Syngenta sold its growing media products company Conrad Fafard to Sun Gro Horticulture on June 11, 2012, the companies announced. Under the new agreement, Sun Gro acquired all assets of Fafard U.S. and Canada, including the production plants and staff.
According to Derek Fee, the media contact for Sun Gro, the Fafard sale has been discussed for a while.
“It is a transaction that has been in the works for quite some time, although the negotiations are fairly recent,” Fee says.
Syngenta sold Fafard in order to focus on its long-term business strategy.
“Syngenta remains deeply committed to delivering against our core flowers and plant protection business strategy, which includes the development and delivery of new products, cross-category innovation and integrated customer solutions to the greenhouse and nursery markets,” Tim Kroenke, head of Syngenta Lawn & Garden North America, says in a press release. “However, to achieve our ambition of making plants easier and more rewarding for consumers, Syngenta is stepping up the focus on its core genetics and plant protection business, and divesting its interest in Fafard. By accelerating innovation further downstream in the value chain, Syngenta will be uniquely positioned to deliver breakthrough solutions that offer consumers a better plant experience.”
Sun Gro is one of the largest producers of peat moss and peat-based growing media in North America. Similarly, Fafard has produced and distributed growing media products to retailers and greenhouse growers for more than 90 years. Together the two companies are expected to create an extensive portfolio of professional growing products.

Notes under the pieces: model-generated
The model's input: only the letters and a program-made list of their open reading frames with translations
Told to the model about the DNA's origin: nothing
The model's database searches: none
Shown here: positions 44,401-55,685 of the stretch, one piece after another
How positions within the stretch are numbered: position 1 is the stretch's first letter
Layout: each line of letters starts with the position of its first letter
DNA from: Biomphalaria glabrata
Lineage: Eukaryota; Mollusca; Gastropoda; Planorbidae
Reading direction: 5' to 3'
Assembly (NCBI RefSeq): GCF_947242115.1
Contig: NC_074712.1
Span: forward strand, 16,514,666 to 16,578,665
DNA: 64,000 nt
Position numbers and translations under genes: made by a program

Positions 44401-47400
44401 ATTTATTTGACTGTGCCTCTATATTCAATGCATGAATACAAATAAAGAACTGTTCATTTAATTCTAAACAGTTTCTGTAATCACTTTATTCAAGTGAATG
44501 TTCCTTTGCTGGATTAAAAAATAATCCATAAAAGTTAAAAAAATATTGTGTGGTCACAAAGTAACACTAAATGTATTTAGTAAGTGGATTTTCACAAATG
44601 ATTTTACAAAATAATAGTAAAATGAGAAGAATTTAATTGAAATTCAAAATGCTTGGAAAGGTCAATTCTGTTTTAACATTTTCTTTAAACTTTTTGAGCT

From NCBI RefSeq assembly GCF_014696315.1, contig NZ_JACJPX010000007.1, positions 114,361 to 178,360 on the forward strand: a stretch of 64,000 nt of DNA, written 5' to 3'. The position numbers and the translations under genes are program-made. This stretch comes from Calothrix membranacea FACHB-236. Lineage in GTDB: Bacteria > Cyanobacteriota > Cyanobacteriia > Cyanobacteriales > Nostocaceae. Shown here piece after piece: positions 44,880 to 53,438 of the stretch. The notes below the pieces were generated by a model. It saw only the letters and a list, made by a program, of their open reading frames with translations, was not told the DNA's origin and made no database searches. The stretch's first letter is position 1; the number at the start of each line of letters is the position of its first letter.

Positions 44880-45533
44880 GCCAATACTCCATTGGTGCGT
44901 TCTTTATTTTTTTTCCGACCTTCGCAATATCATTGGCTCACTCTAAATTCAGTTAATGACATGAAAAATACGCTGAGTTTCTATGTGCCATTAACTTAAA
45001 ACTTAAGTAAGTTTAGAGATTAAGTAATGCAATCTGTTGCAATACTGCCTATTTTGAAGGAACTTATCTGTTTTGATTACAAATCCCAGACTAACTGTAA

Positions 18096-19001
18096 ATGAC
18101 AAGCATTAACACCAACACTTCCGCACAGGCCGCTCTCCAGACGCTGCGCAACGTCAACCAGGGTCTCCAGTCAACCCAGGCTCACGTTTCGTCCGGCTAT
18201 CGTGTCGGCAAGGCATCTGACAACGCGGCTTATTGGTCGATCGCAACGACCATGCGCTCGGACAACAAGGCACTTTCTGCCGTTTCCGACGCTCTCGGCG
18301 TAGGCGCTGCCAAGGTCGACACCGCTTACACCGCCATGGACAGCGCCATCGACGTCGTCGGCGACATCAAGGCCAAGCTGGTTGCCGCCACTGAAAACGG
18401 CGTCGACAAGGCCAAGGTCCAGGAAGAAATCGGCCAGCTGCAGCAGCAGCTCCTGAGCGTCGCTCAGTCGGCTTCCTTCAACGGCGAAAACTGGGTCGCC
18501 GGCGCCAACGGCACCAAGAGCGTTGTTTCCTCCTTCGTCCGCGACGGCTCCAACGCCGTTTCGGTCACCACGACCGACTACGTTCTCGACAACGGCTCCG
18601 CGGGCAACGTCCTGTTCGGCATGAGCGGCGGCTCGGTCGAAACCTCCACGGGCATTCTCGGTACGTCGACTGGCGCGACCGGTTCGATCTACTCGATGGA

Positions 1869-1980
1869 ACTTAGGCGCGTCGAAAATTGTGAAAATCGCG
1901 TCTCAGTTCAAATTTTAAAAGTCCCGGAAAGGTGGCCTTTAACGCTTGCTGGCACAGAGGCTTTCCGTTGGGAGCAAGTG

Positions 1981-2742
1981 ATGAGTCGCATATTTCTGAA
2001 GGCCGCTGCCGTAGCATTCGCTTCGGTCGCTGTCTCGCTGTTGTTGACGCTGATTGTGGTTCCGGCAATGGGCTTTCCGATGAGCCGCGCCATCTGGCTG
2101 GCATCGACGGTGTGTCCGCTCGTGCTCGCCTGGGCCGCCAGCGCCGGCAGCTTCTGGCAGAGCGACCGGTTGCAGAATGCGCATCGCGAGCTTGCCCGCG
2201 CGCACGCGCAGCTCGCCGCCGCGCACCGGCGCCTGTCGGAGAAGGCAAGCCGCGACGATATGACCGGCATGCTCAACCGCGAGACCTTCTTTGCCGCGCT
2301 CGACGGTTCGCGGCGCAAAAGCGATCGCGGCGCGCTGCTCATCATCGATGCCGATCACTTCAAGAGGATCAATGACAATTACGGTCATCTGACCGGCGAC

“This is a significant and exciting milestone for Sun Gro,” says Sun Gro CEO John Hill. “The strong position Fafard has built with professional growers and retail customers alike over the past 90 years makes it an excellent fit with our long-term strategy, our customers, our business and our employees. We look forward to having Fafard join our growing organization, and to continuing to deliver market-leading technologies to our customers throughout North America.”
To date, there is no word on whether Fafard will retain its brand name or customer base, but the employees at Fafard will continue working in their same positions.
“The focus is on the logistics like getting the employee base looked over,” Fee says. “There will be time to assess. Right now it’s business as usual for Fafard and Fafard customers.”
This Fafard sale is not related to the Quebec, Canada-based Fafard et Frères, which is also a part of the green industry and owns peat bogs. Martin Fafard, the company’s president, reassures clients and partners that this transaction does not involve at all Fafard et Frères and that the two Fafards are completely independent businesses.